Chiffon cake is the tallest, lightest, cakiest cake in the kingdom of cakes. It rises high in the pan, with a tender, fluffy crumb, yet it's remarkably easy to glaze, handle and transport. (Hint: it's very good for picnics.)
8 large eggs, room temperature
250g plain flour
1 tbsp baking powder
1 tsp salt
300g caster sugar
1 tbsp lime zest
50g shredded coconut
125ml vegetable oil
150ml coconut cream
1 tsp rosewater
2 tsp vanilla extract
½ tsp cream of tartar or lemon juice
For the glaze
2 tsp lime juice
2 tsp rosewater
300g soft icing sugar, sifted
2 tbsp sour cream
3 tbsp shredded coconut
1. Heat oven to 150C fan-forced (170C conventional). Separate the egg yolks and whites. Sift the flour, baking powder and salt into a large bowl, and stir in 200g of the sugar, zest and coconut. In another bowl, combine the yolks, oil, coconut cream, rosewater and vanilla and set aside.
2. In a large bowl, beat the egg whites with an electric mixer until foamy. Add the cream of tartar and beat until soft peaks form (1-2 minutes). Gradually add the remaining 100g of caster sugar a tablespoon at a time, beating until firm and glossy (2-3 minutes).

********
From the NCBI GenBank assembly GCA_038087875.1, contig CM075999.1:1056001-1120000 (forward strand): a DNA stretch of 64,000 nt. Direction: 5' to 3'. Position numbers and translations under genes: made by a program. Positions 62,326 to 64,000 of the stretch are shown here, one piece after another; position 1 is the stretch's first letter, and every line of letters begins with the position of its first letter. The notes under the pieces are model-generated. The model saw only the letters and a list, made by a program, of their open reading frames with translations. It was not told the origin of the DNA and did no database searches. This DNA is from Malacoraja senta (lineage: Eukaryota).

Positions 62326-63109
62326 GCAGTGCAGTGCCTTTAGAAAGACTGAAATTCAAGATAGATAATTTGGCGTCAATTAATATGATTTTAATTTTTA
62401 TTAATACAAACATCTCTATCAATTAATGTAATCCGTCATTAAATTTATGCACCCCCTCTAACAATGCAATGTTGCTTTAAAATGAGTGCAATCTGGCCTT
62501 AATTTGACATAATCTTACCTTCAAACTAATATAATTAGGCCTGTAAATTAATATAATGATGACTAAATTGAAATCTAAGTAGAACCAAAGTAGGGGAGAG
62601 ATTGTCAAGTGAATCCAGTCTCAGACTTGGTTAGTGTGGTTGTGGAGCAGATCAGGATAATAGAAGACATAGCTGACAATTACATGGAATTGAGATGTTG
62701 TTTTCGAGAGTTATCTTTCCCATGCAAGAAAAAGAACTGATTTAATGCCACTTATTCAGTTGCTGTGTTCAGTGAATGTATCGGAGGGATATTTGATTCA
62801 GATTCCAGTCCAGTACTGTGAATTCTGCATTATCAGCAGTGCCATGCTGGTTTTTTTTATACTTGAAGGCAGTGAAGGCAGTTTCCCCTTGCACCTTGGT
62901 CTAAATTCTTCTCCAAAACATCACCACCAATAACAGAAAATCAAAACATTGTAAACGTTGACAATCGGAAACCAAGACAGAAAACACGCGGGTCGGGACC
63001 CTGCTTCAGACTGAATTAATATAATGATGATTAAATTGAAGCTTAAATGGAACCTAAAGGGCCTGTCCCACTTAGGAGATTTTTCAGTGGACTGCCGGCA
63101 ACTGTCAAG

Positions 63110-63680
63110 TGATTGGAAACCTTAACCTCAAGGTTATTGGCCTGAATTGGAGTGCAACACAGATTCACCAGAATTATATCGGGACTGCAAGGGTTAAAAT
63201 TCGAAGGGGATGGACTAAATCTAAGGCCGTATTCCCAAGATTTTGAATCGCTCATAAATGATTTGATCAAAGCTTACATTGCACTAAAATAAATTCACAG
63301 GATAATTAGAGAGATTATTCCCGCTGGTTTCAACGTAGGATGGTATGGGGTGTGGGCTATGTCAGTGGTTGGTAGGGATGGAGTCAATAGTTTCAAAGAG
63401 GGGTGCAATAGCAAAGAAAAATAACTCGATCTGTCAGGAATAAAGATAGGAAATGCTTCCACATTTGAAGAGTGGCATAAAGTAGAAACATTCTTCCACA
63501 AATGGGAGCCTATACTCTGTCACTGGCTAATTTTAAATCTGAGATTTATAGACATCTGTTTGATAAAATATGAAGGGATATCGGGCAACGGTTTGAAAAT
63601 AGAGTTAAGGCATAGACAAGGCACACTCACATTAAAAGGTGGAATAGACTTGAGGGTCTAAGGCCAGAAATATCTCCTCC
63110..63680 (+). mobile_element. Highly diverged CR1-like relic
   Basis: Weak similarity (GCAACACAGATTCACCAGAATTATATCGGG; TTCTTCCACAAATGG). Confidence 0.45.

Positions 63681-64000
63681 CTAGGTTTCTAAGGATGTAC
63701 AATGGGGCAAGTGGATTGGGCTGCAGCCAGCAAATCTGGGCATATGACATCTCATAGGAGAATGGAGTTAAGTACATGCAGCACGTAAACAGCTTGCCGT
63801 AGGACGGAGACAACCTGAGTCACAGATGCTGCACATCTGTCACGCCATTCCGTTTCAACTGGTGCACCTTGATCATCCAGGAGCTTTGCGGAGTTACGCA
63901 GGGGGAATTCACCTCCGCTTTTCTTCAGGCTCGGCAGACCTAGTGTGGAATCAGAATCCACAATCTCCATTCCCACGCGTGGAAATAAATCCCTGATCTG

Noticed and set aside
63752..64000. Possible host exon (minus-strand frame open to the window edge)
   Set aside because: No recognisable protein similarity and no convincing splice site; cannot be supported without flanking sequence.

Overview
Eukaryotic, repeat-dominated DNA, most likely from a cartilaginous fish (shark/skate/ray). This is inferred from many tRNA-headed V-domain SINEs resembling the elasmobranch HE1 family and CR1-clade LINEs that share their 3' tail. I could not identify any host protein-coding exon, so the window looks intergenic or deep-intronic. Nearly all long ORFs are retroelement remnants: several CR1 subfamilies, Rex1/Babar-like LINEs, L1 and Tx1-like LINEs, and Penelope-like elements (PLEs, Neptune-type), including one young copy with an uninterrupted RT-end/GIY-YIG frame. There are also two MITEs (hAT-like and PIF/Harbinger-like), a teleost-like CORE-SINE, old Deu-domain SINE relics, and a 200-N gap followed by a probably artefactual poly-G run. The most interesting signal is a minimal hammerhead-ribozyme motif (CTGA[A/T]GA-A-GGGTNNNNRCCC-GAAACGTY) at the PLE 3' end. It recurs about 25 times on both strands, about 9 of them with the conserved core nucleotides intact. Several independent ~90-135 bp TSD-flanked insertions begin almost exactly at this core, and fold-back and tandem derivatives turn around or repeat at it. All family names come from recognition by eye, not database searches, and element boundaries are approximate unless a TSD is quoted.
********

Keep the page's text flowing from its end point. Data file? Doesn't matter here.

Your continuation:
3. Beat the egg yolk mixture (you can use the same beaters) until combined. Make a well in the centre of the flour mixture, pour in the egg yolk mixture, and bring together with a whisk, beating until smooth.
4. Fold in one-third of the egg whites to lighten, then gently fold in another third, then the final third. Pour the batter into an ungreased chiffon cake tin and bake for 55-60 minutes or until the top springs back to the touch and an inserted skewer comes out clean.
5. Remove the tin from the oven and turn upside down so each of the tin's three "legs" rests on a can (see tips). Leave to cool completely, then run a sharp knife around the edges of the tin, invert, and lift away from the base. Run the knife between cake and base and remove the base. Place the cake flat-side up on a wire rack.
6. To make the glaze, stir lime juice and rosewater into the icing sugar. Whisk in the sour cream a spoonful at a time, until oozy rather than runny. Spoon over the cake, allowing it to dribble down the sides. Scatter with shredded coconut and leave for 1 hour to set.
Cut the cake with a serrated knife; a regular blade will push the cake down.
You need to have the right cake tin – a 25cm chiffon cake tin (also known as an angel food tin) with a central funnel and removable base, available from specialist cookware shops such as Cake Bake Decorate, Sugar Time and Williams Sonoma.
You have to turn the baked cake upside down to cool as soon as you take it from the oven (so scary). Before baking, set up a bench area with three same-height cans so you can rest the tin's three little metal legs (or the rim of the tin) on them.
Turning the cake upside down to cool enables the egg proteins to stretch, resulting in an exceptionally light, tender crumb. Do not grease the tin or the cake will sink – or worse, fall straight out of the inverted tin.
Chiffon cake lasts for days in or out of the fridge! Can also freeze without harm.